Lipoprotein-associated phospholipase A2 (Lp-PLA2) is a circulatory macrophage-derived factor that increases with obesity and leads to a higher risk of cardiovascular disease (CVD). Despite this, its role in adipose tissue and the adipocyte is unknown. Therefore, the aims of this study were to clarify the expression of Lp-PLA2 in relation to different adipose tissue depots and type 2 diabetes, and ascertain whether markers of obesity and type 2 diabetes correlate with circulating Lp-PLA2. A final aim was to evaluate the effect of cholesterol on cellular Lp-PLA2 in an in vitro adipocyte model.
Analysis of anthropometric and biochemical variables from a cohort of lean (age 44.4 ± 6.2 years; BMI 22.15 ± 1.8 kg/m2, n = 23), overweight (age 45.4 ± 12.3 years; BMI 26.99 ± 1.5 kg/m2, n = 24), obese (age 49.0 ± 9.1 years; BMI 33.74 ± 3.3 kg/m2, n = 32) and type 2 diabetic women (age 53.0 ± 6.13 years; BMI 35.08 ± 8.6 kg/m2, n = 35), as part of an ethically approved study. Gene and protein expression of PLA2 and its isoforms were assessed in adipose tissue samples, with serum analysis undertaken to assess circulating Lp-PLA2 and its association with cardiometabolic risk markers. A human adipocyte cell model, Chub-S7, was used to address the intracellular change in Lp-PLA2 in adipocytes.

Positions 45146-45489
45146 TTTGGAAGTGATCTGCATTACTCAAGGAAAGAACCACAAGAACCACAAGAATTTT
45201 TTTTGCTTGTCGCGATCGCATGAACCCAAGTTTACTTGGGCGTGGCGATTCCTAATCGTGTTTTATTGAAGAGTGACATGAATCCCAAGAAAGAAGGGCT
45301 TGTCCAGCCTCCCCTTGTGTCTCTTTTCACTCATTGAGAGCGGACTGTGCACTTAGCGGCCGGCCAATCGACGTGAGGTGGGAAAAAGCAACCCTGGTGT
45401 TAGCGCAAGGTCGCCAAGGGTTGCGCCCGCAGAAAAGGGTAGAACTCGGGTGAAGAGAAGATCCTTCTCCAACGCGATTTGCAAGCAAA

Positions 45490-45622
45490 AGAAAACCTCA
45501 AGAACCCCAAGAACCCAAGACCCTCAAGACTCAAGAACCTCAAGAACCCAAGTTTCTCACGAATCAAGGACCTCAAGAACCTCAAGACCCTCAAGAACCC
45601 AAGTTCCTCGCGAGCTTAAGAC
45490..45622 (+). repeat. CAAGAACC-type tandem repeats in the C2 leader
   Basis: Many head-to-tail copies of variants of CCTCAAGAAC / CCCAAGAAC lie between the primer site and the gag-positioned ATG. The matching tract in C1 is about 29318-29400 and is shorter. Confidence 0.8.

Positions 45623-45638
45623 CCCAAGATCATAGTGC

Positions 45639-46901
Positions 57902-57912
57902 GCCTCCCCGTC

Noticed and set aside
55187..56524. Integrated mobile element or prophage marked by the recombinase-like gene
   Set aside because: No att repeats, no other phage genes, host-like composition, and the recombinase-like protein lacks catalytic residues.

Lp-PLA2 and calcium-independent PLA2 (iPLA2) isoforms were altered by adiposity, as shown by microarray analysis (p < 0.05). Type 2 diabetes status was also observed to significantly alter gene and protein levels of Lp-PLA2 in abdominal subcutaneous (AbdSc) (p < 0.01), but not omental, adipose tissue. Furthermore, multivariate stepwise regression analysis of circulating Lp-PLA2 and metabolic markers revealed that the greatest predictor of Lp-PLA2 in non-diabetic individuals was LDL-cholesterol (p = 0.004). Additionally, in people with type 2 diabetes, oxidised LDL (oxLDL), triacylglycerols and HDL-cholesterol appeared important predictors, accounting for 59.7% of the variance (p < 0.001). Subsequent in vitro studies determined human adipocytes to be a source of Lp-PLA2, as confirmed by mRNA expression, protein levels and immunochemistry. Further in vitro experiments revealed that treatment with LDL-cholesterol or oxLDL resulted in significant upregulation of Lp-PLA2, while inhibition of Lp-PLA2 reduced oxLDL production by 19.8% (p < 0.05).
Our study suggests adipose tissue and adipocytes are active sources of Lp-PLA2, with differential regulation by fat depot and metabolic state. Moreover, levels of circulating Lp-PLA2 appear to be influenced by unfavourable lipid profiles in type 2 diabetes, which may occur in part through regulation of LDL-cholesterol and oxLDL metabolism in adipocytes.